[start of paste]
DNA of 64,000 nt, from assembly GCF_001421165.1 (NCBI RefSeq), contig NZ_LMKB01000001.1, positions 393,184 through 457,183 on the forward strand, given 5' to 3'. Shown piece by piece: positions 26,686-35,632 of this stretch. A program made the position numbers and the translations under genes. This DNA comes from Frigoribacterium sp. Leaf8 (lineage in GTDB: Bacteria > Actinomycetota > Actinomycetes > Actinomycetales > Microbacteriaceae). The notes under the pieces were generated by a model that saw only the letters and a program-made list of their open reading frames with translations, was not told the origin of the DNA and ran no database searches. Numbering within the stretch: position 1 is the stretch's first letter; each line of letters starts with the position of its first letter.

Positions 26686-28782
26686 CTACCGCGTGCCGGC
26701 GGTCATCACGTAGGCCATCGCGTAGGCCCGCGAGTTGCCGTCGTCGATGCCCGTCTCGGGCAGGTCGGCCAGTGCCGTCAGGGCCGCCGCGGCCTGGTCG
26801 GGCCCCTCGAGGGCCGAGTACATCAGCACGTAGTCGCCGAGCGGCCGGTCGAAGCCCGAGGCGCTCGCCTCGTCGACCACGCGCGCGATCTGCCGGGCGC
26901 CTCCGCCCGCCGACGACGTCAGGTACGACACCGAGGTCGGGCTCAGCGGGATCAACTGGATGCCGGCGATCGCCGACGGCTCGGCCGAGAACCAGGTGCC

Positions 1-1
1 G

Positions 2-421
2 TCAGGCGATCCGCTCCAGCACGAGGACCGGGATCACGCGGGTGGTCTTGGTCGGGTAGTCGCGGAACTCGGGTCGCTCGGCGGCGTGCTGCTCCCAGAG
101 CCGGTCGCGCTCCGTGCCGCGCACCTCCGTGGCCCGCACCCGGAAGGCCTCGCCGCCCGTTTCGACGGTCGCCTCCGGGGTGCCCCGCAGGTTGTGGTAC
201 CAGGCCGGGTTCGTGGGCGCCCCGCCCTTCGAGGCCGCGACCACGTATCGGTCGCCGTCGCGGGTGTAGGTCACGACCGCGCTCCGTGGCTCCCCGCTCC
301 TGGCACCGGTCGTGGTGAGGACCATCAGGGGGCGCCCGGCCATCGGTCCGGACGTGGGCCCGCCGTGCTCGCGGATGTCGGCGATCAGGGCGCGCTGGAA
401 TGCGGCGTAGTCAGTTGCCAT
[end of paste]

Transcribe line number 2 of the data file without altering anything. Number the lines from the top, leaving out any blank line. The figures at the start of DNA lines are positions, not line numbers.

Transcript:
Positions 26686-28782